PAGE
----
Karen Gaylord, of Cedarday Drive, also said she is not happy with the project but thinks officials are doing their best.

"I think the county officials have been very responsive," she said. "Apparently they have made up their minds with what is going to happen. Personally I would prefer the road not to go through. That being said, I think it's a done deal. I think they are being responsive in asking residents for ideas."

At the start of the meeting, Stratmeyer presented a sign-up sheet for a subcommittee on Cedarday traffic calming, which he said hopes will generate ideas for a safer Cedarday Drive. Timothy Waller stood up at the start of the meeting to also ask his fellow residents to stop racing through the development.

"The speeding is out of control on Cedarday," he said.

He said an hour and a half recently, 29 citations were issued on Cedarday Drive, including to one teenager who was driving 52 miles per hour. The speed limit is 25.

The breakout sessions were also preceded by a short presentation.

Hudson Myers, deputy director of public works, explained the projects that are planned around Wheel Road, a major route for people who live on the east side of Abingdon and beyond to get to Route 24.

"We have four different projects, "Myers said.

In 2004, there was an agreement the developer was supposed to build the whole extension of Cedarday Drive but his property was downzoned but the county, Myers said.

"We knew we had the project ready to go for Cedarday…prior to closing Wheel Road," Myers said.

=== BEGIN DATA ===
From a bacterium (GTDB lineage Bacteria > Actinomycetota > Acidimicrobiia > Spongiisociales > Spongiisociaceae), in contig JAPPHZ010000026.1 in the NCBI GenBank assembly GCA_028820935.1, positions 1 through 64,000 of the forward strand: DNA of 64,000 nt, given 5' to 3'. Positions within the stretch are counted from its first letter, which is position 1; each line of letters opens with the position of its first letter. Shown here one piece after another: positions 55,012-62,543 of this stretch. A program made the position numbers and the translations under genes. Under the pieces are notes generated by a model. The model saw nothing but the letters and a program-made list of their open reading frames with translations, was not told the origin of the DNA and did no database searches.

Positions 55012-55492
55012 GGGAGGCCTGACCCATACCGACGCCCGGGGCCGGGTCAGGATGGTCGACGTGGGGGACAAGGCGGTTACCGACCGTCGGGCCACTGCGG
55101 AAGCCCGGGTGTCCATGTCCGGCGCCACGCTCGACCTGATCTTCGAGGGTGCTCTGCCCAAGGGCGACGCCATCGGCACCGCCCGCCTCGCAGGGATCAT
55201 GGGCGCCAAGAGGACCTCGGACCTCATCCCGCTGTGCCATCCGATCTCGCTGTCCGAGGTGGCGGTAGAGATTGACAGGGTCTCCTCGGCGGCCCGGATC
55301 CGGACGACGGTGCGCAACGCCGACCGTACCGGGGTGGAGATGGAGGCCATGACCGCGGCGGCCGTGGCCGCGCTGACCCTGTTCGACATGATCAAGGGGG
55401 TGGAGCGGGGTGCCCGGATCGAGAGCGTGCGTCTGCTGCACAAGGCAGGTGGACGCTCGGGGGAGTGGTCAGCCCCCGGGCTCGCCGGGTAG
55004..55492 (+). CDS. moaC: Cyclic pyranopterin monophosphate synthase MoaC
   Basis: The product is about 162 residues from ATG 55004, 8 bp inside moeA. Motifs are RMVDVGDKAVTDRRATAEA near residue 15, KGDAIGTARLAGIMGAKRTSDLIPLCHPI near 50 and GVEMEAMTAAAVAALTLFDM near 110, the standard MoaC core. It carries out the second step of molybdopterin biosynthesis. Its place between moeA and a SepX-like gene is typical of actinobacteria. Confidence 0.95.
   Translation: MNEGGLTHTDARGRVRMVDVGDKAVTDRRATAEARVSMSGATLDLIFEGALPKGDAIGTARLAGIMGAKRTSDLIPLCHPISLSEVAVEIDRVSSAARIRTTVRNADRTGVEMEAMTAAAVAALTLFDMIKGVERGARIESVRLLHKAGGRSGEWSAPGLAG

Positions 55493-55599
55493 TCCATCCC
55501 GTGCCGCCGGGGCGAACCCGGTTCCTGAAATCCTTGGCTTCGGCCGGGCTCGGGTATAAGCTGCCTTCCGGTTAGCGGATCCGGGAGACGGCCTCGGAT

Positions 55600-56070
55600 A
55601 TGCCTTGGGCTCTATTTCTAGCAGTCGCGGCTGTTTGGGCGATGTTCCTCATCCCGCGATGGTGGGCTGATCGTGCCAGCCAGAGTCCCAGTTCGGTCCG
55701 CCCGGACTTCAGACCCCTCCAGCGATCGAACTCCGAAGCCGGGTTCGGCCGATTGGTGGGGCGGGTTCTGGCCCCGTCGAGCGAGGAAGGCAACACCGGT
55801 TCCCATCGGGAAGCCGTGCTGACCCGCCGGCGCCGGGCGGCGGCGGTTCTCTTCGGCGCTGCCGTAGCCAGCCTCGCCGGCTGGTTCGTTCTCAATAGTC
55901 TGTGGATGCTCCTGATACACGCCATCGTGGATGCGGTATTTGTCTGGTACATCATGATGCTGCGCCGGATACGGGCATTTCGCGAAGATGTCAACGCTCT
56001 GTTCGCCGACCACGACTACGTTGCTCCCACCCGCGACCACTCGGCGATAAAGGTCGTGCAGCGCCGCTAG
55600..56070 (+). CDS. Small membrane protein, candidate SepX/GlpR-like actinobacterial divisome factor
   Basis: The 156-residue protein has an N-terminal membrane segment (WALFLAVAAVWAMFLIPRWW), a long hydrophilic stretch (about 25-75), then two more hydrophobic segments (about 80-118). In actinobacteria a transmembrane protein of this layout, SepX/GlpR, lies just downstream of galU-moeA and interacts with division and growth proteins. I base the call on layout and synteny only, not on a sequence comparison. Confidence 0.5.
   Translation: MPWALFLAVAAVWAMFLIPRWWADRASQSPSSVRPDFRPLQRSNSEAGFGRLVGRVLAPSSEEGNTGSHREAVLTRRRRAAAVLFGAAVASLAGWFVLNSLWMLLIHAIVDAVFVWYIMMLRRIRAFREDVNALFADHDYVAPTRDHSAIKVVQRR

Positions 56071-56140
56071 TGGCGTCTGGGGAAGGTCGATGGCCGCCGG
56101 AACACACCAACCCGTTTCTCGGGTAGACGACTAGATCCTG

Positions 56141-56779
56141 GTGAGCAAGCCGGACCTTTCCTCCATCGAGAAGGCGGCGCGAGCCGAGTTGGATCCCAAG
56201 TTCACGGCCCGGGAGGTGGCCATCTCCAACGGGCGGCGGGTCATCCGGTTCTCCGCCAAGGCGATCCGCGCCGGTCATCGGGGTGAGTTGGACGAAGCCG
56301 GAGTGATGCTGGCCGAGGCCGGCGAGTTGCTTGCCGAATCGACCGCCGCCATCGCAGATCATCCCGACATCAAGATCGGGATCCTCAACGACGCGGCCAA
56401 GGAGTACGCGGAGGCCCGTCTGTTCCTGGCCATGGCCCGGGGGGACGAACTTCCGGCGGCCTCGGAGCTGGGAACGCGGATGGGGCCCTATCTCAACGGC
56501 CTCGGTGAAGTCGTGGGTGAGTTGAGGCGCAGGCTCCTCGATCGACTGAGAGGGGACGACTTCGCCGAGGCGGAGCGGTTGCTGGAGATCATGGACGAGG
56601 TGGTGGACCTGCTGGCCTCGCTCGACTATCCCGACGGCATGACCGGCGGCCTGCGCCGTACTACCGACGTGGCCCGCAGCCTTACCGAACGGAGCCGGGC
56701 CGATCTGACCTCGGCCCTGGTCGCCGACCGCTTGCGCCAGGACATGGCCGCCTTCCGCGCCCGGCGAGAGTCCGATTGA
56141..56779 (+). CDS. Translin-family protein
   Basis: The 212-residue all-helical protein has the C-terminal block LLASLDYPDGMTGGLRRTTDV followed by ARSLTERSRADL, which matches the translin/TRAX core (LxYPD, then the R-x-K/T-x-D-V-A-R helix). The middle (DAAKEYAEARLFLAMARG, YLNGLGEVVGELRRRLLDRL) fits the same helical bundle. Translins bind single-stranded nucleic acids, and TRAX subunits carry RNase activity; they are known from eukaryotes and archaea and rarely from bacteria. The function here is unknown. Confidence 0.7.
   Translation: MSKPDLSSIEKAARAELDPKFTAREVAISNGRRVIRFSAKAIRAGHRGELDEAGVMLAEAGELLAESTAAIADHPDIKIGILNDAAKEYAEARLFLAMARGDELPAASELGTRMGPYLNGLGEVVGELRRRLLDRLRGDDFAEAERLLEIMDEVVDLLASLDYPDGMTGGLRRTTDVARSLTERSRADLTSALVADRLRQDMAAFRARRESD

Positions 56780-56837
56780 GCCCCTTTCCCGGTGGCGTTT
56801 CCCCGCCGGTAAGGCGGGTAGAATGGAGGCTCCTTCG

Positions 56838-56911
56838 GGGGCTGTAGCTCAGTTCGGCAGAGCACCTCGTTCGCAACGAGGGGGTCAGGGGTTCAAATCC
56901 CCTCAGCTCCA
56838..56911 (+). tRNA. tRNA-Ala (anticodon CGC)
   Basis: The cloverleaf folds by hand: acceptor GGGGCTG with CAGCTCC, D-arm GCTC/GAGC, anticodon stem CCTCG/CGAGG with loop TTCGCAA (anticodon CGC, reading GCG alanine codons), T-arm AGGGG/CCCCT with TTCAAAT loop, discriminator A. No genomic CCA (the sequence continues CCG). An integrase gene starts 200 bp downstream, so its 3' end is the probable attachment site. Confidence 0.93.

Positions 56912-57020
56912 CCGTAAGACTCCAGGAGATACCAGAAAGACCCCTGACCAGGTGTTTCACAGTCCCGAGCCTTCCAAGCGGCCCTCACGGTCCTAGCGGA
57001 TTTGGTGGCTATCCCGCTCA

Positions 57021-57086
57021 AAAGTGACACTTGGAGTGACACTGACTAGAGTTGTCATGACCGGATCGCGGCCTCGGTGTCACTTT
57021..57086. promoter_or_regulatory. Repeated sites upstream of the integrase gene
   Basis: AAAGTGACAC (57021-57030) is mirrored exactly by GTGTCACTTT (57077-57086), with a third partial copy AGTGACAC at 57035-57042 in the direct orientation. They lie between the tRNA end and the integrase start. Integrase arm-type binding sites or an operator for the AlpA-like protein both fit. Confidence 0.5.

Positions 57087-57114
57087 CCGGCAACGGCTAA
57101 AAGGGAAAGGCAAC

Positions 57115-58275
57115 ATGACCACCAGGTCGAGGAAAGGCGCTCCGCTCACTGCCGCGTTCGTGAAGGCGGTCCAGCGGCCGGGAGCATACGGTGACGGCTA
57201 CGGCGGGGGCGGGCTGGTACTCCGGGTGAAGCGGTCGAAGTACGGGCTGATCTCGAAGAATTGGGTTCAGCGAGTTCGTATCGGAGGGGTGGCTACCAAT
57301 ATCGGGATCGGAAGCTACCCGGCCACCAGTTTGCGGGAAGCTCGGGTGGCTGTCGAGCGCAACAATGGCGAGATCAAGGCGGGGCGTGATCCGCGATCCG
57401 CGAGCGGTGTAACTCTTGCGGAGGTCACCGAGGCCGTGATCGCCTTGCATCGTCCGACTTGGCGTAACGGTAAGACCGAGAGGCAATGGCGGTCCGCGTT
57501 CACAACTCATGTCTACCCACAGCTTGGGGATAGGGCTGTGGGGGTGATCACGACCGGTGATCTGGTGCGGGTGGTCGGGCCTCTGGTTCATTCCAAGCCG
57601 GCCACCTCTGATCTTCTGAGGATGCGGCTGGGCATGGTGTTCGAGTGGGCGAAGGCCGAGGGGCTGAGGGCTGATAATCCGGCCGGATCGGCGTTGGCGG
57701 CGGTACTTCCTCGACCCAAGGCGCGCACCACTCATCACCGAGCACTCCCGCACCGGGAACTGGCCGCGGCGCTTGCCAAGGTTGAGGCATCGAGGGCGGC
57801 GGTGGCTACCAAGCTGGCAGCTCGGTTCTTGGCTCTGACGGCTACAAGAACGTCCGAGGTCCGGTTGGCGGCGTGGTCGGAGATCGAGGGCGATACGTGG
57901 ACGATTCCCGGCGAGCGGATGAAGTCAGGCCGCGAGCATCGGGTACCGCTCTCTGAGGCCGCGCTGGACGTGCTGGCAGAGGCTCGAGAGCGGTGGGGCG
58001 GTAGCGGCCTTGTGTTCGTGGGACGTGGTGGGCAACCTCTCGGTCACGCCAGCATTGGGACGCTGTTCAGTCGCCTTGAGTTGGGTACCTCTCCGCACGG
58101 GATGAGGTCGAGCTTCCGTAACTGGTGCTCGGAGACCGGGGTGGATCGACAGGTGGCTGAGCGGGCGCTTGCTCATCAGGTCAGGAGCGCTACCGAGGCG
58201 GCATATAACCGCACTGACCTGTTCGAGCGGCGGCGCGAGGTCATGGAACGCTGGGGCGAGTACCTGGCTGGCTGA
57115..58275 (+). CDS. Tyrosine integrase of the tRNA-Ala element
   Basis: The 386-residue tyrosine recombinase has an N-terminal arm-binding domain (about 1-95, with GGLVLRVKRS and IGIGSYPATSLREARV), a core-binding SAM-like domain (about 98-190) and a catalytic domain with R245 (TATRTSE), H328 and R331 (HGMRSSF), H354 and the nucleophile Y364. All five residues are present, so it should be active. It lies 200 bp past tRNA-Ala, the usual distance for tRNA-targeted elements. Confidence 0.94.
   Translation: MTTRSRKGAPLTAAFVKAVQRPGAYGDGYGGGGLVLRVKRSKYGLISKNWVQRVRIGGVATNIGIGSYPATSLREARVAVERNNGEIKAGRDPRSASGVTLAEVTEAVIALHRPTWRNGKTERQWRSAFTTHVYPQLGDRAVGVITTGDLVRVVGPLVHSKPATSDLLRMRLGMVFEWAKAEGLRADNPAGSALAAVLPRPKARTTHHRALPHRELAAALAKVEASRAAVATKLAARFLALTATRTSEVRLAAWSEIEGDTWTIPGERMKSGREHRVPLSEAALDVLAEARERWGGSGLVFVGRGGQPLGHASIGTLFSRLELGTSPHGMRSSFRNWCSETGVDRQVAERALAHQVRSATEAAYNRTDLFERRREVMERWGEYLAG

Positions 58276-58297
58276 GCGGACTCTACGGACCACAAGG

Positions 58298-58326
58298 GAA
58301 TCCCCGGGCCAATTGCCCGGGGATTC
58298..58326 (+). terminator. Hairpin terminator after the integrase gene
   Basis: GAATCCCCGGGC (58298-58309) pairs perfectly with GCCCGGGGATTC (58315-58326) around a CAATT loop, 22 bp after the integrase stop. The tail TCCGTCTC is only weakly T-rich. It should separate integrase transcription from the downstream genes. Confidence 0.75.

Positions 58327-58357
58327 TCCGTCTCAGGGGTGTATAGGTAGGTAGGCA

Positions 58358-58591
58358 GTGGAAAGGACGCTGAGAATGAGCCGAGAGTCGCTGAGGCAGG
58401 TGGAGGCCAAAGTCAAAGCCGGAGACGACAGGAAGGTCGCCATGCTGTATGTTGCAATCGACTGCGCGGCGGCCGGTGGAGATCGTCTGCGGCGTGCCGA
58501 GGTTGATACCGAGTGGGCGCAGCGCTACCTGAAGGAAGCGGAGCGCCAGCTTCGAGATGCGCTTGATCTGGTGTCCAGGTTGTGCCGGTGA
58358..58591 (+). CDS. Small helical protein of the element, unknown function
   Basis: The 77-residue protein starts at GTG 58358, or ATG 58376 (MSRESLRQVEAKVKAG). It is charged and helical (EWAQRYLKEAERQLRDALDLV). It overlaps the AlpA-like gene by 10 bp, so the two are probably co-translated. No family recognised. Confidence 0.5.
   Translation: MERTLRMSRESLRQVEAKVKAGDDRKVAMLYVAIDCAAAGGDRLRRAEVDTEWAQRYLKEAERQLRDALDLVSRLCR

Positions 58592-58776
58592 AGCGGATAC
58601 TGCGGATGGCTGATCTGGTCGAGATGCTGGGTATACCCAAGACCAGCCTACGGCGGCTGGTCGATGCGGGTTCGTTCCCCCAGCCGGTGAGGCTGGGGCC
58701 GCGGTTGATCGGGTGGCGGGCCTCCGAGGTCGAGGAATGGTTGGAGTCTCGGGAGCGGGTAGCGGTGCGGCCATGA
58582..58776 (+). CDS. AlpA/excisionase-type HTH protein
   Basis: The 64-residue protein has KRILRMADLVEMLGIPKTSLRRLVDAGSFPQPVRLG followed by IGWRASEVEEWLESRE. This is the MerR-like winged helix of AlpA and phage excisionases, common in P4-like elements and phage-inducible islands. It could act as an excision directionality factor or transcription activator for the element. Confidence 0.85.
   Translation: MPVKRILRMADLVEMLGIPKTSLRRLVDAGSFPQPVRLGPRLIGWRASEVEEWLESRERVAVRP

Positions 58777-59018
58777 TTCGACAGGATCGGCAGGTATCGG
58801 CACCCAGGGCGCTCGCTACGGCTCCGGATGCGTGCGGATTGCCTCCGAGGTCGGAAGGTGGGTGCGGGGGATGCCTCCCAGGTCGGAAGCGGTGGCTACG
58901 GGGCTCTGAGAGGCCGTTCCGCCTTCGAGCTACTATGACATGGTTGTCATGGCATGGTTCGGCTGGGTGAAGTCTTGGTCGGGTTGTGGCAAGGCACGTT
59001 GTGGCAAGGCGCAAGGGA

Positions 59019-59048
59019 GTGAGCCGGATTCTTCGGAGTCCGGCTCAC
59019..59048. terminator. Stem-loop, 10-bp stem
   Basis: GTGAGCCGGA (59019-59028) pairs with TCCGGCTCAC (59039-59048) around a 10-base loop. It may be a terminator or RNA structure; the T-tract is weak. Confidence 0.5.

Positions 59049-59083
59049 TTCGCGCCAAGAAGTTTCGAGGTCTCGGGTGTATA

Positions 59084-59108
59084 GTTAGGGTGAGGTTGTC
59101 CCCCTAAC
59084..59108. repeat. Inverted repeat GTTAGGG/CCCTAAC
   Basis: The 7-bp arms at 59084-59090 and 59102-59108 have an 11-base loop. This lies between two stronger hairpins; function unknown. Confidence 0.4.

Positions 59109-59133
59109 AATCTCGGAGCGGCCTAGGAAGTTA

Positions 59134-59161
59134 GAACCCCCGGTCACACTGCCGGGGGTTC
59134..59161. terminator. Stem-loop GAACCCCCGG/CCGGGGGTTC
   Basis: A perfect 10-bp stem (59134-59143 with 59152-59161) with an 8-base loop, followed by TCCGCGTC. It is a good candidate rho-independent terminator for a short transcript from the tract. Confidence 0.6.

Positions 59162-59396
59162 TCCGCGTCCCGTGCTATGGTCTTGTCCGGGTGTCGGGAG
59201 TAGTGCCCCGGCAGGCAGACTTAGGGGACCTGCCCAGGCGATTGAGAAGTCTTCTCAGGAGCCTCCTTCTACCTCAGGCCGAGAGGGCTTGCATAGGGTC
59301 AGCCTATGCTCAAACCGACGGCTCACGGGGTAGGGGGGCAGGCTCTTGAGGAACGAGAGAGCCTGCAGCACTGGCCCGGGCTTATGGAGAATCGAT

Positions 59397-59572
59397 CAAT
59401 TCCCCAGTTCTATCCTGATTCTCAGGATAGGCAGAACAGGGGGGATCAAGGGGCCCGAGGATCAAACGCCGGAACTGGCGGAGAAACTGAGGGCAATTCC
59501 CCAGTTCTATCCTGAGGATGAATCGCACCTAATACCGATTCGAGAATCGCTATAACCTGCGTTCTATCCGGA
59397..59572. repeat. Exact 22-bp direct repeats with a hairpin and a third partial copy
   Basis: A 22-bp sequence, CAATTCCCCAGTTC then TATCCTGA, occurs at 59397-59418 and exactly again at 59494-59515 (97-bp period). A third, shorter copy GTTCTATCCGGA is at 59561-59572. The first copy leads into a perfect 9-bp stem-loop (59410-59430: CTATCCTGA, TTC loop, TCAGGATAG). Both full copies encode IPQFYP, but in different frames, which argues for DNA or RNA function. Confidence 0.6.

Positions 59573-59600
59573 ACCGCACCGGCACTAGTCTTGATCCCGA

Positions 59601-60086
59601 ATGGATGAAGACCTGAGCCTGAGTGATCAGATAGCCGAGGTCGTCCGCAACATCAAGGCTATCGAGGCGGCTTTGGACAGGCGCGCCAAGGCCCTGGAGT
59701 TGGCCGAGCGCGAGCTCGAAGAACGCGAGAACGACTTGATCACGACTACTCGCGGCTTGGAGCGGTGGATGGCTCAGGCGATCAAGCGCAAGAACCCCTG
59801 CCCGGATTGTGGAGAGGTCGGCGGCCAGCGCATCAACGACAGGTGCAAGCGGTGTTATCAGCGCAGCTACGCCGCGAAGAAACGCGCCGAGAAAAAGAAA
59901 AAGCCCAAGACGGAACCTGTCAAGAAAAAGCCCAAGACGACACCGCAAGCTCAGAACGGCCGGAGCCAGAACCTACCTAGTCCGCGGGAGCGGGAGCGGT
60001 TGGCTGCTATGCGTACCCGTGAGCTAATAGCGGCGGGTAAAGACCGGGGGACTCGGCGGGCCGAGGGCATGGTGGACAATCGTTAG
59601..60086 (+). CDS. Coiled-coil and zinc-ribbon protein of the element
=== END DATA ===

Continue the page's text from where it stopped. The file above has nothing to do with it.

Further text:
Stratmeyer said he has gotten about 30 e-mails and 15 or 20 phone calls recently about Cedarday Drive.

"They were very good questions," he said, explaining he sent the June 10 letter to the community based on those questions.

Stratmeyer spent the meeting going over many of the answers he gave in that letter already.

Addressing some common questions, he said again that the detour route for the Wheel Road project will not be Cedarday Drive, but MacPhail Road.

Although he said some people may still go through the Cedarday area, Stratmeyer added: "I do not see a whole lot of people using Cedarday Drive as a detour route," he said.

He also the county has "no intention of increasing the speed limit on Cedarday Drive…this is probably the biggest concern everyone has, is the speeding on Cedarday Drive."

But Stratmeyer also admitted the county has no way of knowing exactly how may people would use Cedarday Drive if the road is extended.

Besides Stratmeyer and Myers, the meeting was attended by a number of top county administration representatives, including Public Works Director Bob Cooper, Planning and Zoning Director Pete Gutwald and Aaron Tomarchio, the county executive's chief of staff and head of community relations.

Their boss, Craig, did not attend.

Sheriff Jesse Bane was also in the audience and said he was available to take questions.

Cooper said a meeting is scheduled with the Cedar Lane Park representatives during the first weekend in July, and the Cedarday board president said he plans to attend that session.

For updates on the Cedarday Drive controversy, check back with http://www.exploreharford.com or see Friday's print edition of The Aegis.

Copyright © 2015, The Baltimore Sun